Chief Economist at Goldman Sachs Has Made Some Very Smart Predictions. This Is His Upcoming One.

Thu Feb 22 2024
Nikki Bailey (1334 articles)
Chief Economist at Goldman Sachs Has Made Some Very Smart Predictions. This Is His Upcoming One.

This year, Goldman Sachs sees a bright economic outlook. In contrast to the general consensus, its economists predict strong growth of 2.3%, unemployment remaining around 4%, and the likelihood of a recession at barely 15%. And they anticipate that inflation, excluding energy and food, will keep falling, reaching just over 2% (by the end of the year, according to the favored metric of the Federal Reserve).

Predictions are cheap as chips. What makes Goldman’s important? To start with, its economists have always taken a soft landing stance, which seems to have been correct.

Second, the firm’s head economist Jan Hatzius also called for the reversal of this in 2008, which was both controversial and prophetic. The potential for mortgage defaults to trigger a severe recession was a valid concern that he raised at the time.

If you’re lucky enough to get one huge call right, you’ll have no followers. On both Wall Street and in Washington, Hatzius is among the most watched economists.

“Everyone on the White House economic team read Goldman obsessively, more than any other analyst,” stated Jason Furman, who served as President Obama’s economic adviser from 2009 to 2017. President Biden’s economic advisor Jared Bernstein recently referred to Hatzius as “ahead of the pack” on X. According to Powell’s publicly available calendars, he has met with Fed Chair Jerome Powell multiple times.

The fact that Hatzius has produced respectable predictions is clearly helpful. His two wins (in 2009 and 2011) of the Lawrence R. Klein Award for Blue Chip Forecast Accuracy put him in the elite group of economists. Though he was overly pessimistic about inflation in 2021 and 2022, his 2023 prediction was ranked fifth out of 68 by The Wall Street Journal for exactness.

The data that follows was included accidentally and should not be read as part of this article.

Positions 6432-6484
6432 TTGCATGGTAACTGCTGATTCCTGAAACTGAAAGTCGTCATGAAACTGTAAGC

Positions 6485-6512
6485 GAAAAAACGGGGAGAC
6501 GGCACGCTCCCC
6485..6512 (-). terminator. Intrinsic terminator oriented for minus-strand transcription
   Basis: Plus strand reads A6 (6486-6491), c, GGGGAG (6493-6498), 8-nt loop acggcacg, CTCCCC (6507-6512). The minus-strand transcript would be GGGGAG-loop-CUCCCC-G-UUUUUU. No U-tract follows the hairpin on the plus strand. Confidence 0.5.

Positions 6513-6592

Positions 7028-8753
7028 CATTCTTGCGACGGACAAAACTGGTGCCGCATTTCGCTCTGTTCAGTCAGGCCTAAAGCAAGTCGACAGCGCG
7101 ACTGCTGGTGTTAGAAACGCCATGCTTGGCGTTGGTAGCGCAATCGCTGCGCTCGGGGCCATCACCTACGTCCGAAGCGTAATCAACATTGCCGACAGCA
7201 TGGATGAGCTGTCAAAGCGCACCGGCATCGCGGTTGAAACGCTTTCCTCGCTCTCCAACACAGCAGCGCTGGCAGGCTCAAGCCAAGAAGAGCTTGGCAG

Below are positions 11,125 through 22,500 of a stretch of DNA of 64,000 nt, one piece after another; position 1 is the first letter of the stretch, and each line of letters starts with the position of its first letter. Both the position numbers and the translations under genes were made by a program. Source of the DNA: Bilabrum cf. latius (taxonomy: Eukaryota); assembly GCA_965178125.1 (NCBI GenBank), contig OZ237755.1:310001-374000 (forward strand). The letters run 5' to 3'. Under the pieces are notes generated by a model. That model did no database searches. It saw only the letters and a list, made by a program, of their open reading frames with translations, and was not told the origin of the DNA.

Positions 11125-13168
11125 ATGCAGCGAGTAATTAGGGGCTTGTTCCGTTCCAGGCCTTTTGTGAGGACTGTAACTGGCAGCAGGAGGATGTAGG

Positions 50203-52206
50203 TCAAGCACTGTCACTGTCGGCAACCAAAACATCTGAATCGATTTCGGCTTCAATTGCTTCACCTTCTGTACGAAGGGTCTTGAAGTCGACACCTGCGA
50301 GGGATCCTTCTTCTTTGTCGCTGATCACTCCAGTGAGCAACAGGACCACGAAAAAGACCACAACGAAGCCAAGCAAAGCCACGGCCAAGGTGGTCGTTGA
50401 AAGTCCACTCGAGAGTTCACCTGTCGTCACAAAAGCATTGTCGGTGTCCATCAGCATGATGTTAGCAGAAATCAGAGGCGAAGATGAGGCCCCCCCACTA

But his team’s research volume and depth are what truly attract fans. The group of economists, which includes chief US economist David Mericle and twelve other economists from around the world, routinely releases comprehensive quantitative analyses of timely topics like the impact of artificial intelligence on long-term growth, the economic advantage of using masks instead of lockdowns, and the impact of large union wage settlements on inflation.

A set of economic indicators developed by the group is available for use. Among these, in 2000, Hatzius and his employer at the time, Bill Dudley, created an index of financial conditions that has since been copied. This index uses the dollar, stock prices, bond yields, interest rates, and stock prices to measure the complete impact of monetary policy.

A diverse range of methods

Hatzius, who is 55 years old, grew up in Germany. According to an interview he gave, he “was a little frustrated by the fact that anything goes in those areas,” referring to his early interests in politics and history. Views vary. Very few analytical frameworks are available.

Consequently, he earned a master’s degree in economics from Freiburg University and a doctorate from Oxford University. He decided his interests were too varied for the academic world, so he abandoned his dream of becoming a professor. He began working with Goldman in 1997 and took over as top U.S. economist in 2005 after Dudley left to become president of the New York Fed. In 2008, he was promoted to partner. In 2011, he was named chief economist, and in 2020, he will be named director of research.

Hatzius’s method relies heavily on his eclecticism. The desire to be “a brand—the bullish brand or the bearish brand” is something that Hatzius resists, according to Dudley.